A most natural assumption is that a person does not get something for nothing. Apart from the express declarations of salvation by grace through faith God has given in the scriptures, it would be natural to think that one must earn salvation, or at least work to keep it. Thus, in abusive religions all blessings come through performance of spiritual requirements. Failure is strongly condemned so there is only one alternative, perfection. So long as he thinks he is succeeding in his observation of the rules, the follower typically exhibits pride, elitism, and arrogance. However, when reality and failure eventually set in, the result is the person experiences spiritual burnout, or even shipwreck of his faith. Those who fail in their efforts are labeled as apostates, weak, or some other such term so that they can be discarded by the system.
5) Unbalanced
Abusive religions must distinguish themselves from all other religions so they can claim to be distinctive and therefore special to God. This is usually done by majoring on minor issues such as prophecy, carrying biblical law to extremes, or using strange methods of biblical interpretation. The imbalanced spiritual hobby-horse thus produced represents unique knowledge or practices which seem to validate the group's claim to special status with God.
What is Emotional Abuse?

Steve Hein from Eqi.org writes:
Abuse is any behavior that is designed to control and subjugate another human being through the use of fear, humiliation, intimidation, guilt, coercion, manipulation etc. Emotional abuse is any kind of abuse that is emotional rather than physical in nature. It can include anything from verbal abuse and constant criticism to more subtle tactics, such as repeated disapproval or even the refusal to ever be pleased.

Emotional abuse is like brain washing in that it systematically wears away at the victim's self-confidence, sense of self-worth, trust in their own perceptions, and self-concept. Whether it is done by constant berating and belittling, by intimidation, or under the guise of "guidance," "teaching", or "advice," the results are similar. Eventually, the recipient of the abuse loses all sense of self and remnants of personal value. Emotional abuse cuts to the very core of a person, creating scars that may be far deeper and more lasting that physical ones. In fact there is research to this effect. With emotional abuse, the insults, insinuations, criticism and accusations slowly eat away at the victim's self-esteem until she is incapable of judging the situation realistically. She has become so beaten down emotionally that she blames herself for the abuse. Her self-esteem is so low that she clings to the abuser.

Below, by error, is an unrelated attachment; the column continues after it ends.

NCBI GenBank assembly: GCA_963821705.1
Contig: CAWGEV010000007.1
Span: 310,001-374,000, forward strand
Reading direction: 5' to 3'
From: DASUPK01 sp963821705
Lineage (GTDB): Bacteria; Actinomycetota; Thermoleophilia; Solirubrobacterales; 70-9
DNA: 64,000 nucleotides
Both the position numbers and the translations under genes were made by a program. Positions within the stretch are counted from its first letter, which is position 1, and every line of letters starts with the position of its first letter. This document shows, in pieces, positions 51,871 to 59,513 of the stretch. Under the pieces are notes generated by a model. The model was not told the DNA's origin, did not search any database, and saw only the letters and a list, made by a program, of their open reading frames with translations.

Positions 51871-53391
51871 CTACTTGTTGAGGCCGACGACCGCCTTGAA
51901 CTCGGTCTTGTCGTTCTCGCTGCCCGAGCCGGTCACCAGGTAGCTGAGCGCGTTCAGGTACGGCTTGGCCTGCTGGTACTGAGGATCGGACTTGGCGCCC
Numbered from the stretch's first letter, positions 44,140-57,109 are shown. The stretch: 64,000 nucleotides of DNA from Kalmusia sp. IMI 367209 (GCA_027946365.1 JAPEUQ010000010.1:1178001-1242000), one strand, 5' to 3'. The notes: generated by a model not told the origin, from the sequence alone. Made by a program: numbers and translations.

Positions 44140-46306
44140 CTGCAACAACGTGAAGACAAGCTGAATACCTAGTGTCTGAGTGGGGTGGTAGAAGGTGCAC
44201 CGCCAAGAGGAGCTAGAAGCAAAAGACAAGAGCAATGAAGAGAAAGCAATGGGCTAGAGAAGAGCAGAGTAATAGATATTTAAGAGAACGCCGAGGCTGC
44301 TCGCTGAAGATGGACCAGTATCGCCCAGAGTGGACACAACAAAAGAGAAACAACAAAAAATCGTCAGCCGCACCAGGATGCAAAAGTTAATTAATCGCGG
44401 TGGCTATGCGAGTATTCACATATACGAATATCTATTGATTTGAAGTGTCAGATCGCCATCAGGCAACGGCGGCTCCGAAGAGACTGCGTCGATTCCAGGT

Emotional abuse victims can become so convinced that they are worthless that they believe that no one else could want them. They stay in abusive situations because they believe they have nowhere else to go. Their ultimate fear is being all alone.
Defining Abuse

The following is taken from the website of the United States Department of Justice.
Domestic violence can be defined as a pattern of abusive behavior in any relationship that is used by one partner to gain or maintain power and control over another intimate partner.
Domestic violence can be physical, sexual, emotional, economic, or psychological actions or threats of actions that influence another person. This includes any behaviors that intimidate, manipulate, humiliate, isolate, frighten, terrorize, coerce, threaten, blame, hurt, injure, or wound someone.
Physical Abuse: Hitting, slapping, shoving, grabbing, pinching, biting, hair-pulling, biting, etc. Physical abuse also includes denying a partner medical care or forcing alcohol and/or drug use.

Sexual Abuse: Coercing or attempting to coerce any sexual contact or behavior without consent. Sexual abuse includes, but is certainly not limited to marital rape, attacks on sexual parts of the body, forcing sex after physical violence has occurred, or treating one in a sexually demeaning manner.

Emotional Abuse: Undermining an individual's sense of self-worth and/or self-esteem. This may include, but is not limited to constant criticism, diminishing one's abilities, name-calling, or damaging one's relationship with his or her children.

Economic Abuse: Making or attempting to make an individual financially dependent by maintaining total control over financial resources, withholding one's access to money, or forbidding one's attendance at school or employment.

Psychological Abuse: Causing fear by intimidation; threatening physical harm to self, partner, children, or partner's family or friends; destruction of pets and property; and forcing isolation from family, friends, or school and/or work.
The Characteristics of Religious Family Cults